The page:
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Professor acknowledged for playing key role in global cardiac healthcare policy..jpg

John Buckley, Professor in Applied Exercise Science, has been acknowledged by the World Health Organization (WHO) for his contribution to its Package of Interventions for Rehabilitation (PIR).

As a member of the WHO’s Development Group for Ischemic Heart Disease, Professor Buckley has contributed to a resource package that will help developing countries enhance their medical services for patients recovering from heart disease – the largest cause of disability and death in the world.

Forming a key part of the WHO’s Universal Health Care policy, its Guidance Packages in all aspects of health care help government agencies make decisions on the types of services, equipment, people and clinicians needed to meet the medical standards currently experienced by high-income, developed countries, such as those in Europe and North America.

The Guidance Package for Cardiac Rehabilitation, to which Professor Buckley contributed with 12 other specialists from around the world, includes setting out the essential components that should make up a programme, such as lifestyle, exercise, nutrition, psychological support and follow-up medical treatments.

The specialist staff required to deliver such a programme include heart doctors and nurses, psychologists, exercise physiologists, physiotherapists and dieticians. The essential resources that influence non-staff costs range from considering location of venues (including home-based, especially accelerated by COVID-19), equipment, programme and session length, evaluation and assessment.

Professor Buckley, who is also Director of The Centre for Active Living at University Centre Shrewsbury, first became involved with the WHO in 2017, when he was asked to contribute to its Rehabilitation 2030 initiative. Of the 300 delegates invited to that meeting, he was one of four professionals then asked to be the voice of the prevention and management of heart disease.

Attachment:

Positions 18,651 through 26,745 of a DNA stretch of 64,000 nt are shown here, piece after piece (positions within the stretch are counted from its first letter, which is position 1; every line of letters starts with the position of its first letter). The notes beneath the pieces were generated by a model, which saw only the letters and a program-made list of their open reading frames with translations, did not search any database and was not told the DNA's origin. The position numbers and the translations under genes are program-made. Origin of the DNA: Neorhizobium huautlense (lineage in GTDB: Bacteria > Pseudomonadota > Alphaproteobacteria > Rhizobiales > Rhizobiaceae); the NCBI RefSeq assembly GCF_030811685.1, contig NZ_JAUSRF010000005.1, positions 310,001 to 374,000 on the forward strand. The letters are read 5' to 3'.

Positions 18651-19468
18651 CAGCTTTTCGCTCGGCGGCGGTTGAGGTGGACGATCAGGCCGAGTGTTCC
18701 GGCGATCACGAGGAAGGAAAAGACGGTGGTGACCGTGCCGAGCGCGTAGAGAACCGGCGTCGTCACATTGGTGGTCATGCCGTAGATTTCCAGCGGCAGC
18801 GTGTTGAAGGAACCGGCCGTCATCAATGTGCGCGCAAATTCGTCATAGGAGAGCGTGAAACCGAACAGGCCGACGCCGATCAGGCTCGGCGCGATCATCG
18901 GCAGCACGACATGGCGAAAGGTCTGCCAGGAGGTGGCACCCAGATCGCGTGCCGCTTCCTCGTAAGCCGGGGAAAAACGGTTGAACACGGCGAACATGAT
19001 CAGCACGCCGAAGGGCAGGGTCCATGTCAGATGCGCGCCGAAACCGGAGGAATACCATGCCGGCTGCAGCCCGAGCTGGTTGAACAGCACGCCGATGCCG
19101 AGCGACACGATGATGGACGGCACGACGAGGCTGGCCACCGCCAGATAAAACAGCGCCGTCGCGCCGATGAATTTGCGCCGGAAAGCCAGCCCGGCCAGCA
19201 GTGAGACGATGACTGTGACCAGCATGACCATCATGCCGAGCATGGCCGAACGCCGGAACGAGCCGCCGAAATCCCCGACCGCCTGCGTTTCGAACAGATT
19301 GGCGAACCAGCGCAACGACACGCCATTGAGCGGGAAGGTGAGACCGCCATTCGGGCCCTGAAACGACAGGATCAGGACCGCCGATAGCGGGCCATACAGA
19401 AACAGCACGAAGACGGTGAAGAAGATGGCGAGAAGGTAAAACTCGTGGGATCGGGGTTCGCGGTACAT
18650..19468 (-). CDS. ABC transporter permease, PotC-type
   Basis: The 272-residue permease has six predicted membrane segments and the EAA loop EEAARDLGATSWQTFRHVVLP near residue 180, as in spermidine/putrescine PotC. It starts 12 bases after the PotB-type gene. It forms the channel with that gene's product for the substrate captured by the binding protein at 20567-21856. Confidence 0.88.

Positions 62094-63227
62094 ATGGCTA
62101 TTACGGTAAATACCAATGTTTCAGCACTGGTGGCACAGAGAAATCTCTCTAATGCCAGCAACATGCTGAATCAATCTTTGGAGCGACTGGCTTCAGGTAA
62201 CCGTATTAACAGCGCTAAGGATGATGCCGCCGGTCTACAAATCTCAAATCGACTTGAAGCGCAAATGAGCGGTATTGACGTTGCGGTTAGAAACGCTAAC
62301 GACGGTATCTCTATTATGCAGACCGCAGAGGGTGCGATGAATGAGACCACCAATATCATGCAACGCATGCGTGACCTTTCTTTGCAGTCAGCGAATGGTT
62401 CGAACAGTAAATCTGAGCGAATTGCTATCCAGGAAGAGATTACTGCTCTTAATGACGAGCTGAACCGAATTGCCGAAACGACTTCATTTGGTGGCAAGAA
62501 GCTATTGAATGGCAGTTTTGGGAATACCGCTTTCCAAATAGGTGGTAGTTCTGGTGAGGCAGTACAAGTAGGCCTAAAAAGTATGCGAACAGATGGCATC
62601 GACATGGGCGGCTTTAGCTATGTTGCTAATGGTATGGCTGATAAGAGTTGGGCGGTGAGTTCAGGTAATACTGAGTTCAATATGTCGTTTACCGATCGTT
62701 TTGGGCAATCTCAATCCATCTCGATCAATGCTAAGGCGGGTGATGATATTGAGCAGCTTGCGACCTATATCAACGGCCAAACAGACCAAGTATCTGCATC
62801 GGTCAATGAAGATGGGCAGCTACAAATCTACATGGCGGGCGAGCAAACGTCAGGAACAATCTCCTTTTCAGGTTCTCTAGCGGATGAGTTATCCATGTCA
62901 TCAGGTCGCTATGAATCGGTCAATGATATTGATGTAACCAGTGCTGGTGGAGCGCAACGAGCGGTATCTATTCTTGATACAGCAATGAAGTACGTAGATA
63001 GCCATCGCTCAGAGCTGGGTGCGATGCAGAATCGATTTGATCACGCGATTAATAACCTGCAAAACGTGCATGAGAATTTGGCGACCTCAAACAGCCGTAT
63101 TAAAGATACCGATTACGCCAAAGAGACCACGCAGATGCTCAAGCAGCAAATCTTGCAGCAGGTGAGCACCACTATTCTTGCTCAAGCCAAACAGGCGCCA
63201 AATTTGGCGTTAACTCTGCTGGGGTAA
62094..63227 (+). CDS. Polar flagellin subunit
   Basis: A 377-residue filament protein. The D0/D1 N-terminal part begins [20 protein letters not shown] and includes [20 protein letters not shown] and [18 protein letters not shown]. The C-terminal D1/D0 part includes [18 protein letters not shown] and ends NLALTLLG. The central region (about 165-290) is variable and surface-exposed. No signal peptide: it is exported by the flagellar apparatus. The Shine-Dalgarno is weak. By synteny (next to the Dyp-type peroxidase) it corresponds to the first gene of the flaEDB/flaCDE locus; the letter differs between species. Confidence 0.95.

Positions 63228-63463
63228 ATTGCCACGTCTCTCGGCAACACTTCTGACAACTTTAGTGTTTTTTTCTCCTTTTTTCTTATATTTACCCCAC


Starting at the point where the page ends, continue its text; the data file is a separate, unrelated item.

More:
This led to Professor Buckley being invited back in 2019 to join a panel of experts from around the world to put together the WHO’s policy and service requirements for delivering cardiac rehabilitation.

Professor Buckley said: “This has been the single highest honour I have received in my career as an exercise rehabilitation professional and an academic.

“Having worked in exercise rehabilitation for more than 25 years, after starting up a small fitness and physiotherapy centre in Shrewsbury in the late 80s, the experience and the honour of sitting in the main boardroom of the headquarters of the World Health Organisation in Geneva is often hard to fathom.

“However, as a lecturer, it’s also encouraging for students because it highlights both the quality of teaching research and the opportunities that studying with us at the University Centre Shrewsbury and the University of Chester can provide.

“My hope is that this acknowledgement illustrates how on a practical daily basis our students now have access to a ‘kit bag’ of experiences applicable to all levels, from undergraduate to PhD.

“Whether it involves work on the gym floor trying to make a difference to individual people’s lives, or sharing and reporting information that is derived from critical analysis and research that can actually be translated into everyday policies and procedures, what they learn is vital to public health.”

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